For Between the Blocks, Warsaw-based photographer Anna Liminowicz tells the story of Honorata and Agnieszka, a same-sex couple living in Poland with their two children.

‘Choreographing My Past’ Follows a Dancer’s Transition Back into Her Family Home



When Brooklyn-based dancer Shoccara Marcus learned of her father’s cancer diagnosis, she immediately packed up her life and returned home to Atlanta after more than ten years away. Her unexpected arrival brought with it an array of ambiguities; now an adult, she found herself propelled backwards into the role she had occupied as a child. Choreographing My Past emerged organically as Marcus revisited her childhood surroundings. In each frame, she performs a new step, constructing an ongoing dance by which she navigates the invisible but inevitable tensions that run beneath any homecoming.

Photos Capture the Keystone XL Pipeline Protest Movement in America’s Heartland


Framed by the door of a tipi, Leota Eastman-Iron Cloud watches her kite float in the air at the Oyate Wahancanka Woecun camp outside of Ideal, South Dakota. Translated into english, the camp’s name means “Shielding the People” in the Lakota language. The place was installed to protest the Keystone XL pipeline and for prayer. The pipeline is proposed to cross the Rosebud Reservation at this location.


A row of feed bunks leading along the driveway to Rosemary Kilmurry’s house. The pipeline is proposed to cross several sections of the Kilmurry property including this location. February 2014

Since the Canadian company TransCanada petitioned the United States government in 2005 to approve the expansion the Keystone oil pipeline from Alberta’s tar sands into the heart of Steele City, Nebraska, the potential of the Keystone XL has loomed heavily over our country. For those of us not living directly on the land through which the pipeline would run, it seems like a relatively simple debate, with the liberals opposing its construction on the basis of environmental concerns and conservatives supporting it in hopes of a bolstered economy. When Toronto-based photographer Kate Schneider set foot on Nebraskan and South Dakotan land, however, she discovered something far more complex: a community of apolitical ranchers and Native American peoples banding together in protest against the Keystone XL, commonly referred to as “black snake.”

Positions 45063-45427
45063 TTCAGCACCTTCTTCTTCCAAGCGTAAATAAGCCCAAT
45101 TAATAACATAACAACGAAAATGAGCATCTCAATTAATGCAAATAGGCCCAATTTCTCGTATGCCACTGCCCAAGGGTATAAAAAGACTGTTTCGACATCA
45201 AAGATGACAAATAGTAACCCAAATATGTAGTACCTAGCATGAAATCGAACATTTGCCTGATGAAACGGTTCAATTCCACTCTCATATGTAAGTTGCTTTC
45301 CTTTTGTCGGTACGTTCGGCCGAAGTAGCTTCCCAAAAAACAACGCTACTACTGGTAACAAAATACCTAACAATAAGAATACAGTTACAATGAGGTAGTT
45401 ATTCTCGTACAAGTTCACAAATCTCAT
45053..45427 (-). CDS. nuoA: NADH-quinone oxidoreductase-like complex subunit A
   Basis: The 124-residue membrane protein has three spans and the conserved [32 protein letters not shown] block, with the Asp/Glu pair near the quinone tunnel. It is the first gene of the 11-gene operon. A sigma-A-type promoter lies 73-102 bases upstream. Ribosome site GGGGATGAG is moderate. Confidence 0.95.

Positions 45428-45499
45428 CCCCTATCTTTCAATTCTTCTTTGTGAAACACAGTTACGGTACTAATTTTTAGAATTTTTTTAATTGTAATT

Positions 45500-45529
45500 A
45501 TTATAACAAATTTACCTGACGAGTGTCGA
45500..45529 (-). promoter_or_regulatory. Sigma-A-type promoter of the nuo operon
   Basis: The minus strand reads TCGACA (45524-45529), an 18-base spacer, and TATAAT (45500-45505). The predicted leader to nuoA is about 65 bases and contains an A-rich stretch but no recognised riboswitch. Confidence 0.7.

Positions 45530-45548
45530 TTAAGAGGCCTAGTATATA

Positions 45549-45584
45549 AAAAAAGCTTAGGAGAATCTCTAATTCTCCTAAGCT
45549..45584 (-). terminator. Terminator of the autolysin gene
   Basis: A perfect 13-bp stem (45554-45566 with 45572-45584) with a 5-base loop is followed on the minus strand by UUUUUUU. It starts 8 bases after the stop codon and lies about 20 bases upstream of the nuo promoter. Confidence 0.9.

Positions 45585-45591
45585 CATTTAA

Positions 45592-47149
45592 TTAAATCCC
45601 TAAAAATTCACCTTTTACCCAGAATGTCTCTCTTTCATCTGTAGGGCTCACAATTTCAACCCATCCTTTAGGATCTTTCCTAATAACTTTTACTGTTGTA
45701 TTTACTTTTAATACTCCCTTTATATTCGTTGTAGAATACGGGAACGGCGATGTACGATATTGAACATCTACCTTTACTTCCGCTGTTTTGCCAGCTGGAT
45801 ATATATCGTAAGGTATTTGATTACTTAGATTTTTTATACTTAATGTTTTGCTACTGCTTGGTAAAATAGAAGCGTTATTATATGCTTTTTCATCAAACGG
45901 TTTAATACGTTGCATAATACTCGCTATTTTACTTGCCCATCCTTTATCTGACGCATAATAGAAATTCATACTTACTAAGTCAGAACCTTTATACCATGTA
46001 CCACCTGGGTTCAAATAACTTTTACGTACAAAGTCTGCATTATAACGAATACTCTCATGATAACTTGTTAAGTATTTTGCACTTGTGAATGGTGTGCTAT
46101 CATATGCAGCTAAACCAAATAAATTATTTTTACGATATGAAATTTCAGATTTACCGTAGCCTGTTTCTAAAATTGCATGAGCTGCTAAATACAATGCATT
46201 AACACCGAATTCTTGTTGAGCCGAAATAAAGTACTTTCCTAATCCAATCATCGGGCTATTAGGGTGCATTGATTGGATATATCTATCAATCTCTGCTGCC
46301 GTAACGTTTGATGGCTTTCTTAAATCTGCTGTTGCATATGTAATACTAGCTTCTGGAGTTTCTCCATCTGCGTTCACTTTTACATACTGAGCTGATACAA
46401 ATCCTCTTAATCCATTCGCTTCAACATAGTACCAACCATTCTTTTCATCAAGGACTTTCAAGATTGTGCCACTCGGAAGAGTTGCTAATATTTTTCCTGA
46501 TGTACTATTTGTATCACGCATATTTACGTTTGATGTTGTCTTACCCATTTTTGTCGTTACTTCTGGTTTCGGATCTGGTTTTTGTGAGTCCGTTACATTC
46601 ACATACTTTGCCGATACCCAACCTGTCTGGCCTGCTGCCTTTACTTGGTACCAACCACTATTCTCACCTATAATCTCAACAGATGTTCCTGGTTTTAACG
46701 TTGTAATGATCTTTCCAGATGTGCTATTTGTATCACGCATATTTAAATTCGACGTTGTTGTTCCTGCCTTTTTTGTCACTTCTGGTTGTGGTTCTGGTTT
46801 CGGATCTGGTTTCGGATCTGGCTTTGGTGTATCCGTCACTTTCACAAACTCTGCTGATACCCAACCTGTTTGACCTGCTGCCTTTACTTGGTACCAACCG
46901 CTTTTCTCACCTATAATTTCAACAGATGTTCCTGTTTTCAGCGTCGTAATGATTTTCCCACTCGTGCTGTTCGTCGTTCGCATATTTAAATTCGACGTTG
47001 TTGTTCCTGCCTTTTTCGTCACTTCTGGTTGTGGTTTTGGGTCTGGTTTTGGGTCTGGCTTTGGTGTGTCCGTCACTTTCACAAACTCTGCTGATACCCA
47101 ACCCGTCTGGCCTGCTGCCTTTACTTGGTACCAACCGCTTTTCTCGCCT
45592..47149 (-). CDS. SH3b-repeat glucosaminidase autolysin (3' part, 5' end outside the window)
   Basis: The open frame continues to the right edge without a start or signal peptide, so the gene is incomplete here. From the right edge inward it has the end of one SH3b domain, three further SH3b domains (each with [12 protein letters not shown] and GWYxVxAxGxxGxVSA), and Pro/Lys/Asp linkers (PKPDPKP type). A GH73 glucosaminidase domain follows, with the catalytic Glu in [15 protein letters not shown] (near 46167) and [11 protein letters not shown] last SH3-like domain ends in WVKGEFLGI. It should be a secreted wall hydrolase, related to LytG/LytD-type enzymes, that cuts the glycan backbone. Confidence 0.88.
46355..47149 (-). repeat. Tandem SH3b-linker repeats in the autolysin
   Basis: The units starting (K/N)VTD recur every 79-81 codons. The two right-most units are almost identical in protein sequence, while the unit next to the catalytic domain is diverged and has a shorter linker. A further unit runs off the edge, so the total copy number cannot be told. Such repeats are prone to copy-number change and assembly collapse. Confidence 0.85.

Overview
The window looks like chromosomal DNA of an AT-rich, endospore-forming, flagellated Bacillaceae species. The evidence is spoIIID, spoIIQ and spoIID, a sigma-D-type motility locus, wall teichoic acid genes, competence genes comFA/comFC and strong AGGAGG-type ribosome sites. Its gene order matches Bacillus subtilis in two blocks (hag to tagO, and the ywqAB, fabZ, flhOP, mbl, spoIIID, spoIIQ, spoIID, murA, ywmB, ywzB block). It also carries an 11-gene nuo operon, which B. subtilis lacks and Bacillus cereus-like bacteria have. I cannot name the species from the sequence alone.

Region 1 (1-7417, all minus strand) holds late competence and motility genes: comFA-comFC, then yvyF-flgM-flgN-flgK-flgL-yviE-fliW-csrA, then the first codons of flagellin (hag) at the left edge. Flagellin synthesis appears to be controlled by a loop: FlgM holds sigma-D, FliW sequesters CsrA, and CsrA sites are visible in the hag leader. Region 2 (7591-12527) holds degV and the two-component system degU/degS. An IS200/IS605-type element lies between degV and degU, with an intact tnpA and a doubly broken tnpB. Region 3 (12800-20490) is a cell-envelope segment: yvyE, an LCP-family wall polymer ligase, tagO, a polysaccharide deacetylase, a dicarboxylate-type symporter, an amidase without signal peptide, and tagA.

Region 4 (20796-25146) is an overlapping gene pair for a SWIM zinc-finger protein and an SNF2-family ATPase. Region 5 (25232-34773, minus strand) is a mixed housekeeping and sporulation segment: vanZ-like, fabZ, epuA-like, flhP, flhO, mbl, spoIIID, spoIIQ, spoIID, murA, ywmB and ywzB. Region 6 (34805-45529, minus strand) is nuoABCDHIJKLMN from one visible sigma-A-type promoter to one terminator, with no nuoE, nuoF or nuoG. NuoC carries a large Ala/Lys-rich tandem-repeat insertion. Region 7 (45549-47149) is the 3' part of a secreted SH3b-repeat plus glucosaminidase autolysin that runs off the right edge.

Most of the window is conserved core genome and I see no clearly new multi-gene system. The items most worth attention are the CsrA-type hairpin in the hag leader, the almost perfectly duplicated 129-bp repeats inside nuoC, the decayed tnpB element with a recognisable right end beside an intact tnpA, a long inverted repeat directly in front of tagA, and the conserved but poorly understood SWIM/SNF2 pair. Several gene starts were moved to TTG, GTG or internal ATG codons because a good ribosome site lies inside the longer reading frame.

‘Be Happy!': Raw, Intimate Photos Capture the Early Adulthood in a Small Russian Town (NSFW)




“I want them to be happy,” says Moscow-based photographer Igor Samolet of the band of teens and twenty-somethings he met three years ago while visiting the small town in which he went to school. He was drawn to them immediately, to their recklessness and resilience, their courage and their confusion. Be Happy! is his tribute to their adventures, their booze-soaked evenings spent sprawled naked on the floor, and the adolescent dreams and impulses and sensations that animate their youth.

Charming Photos of Infants Enjoying Their First Swim Help Raise Awareness About Water Safety





For Underwater Babies, Venice, California-based photographer Seth Casteel captures infants as they make their first enthusiastic attempt at swimming, submerged and blissful beneath the surface of clear blue pools.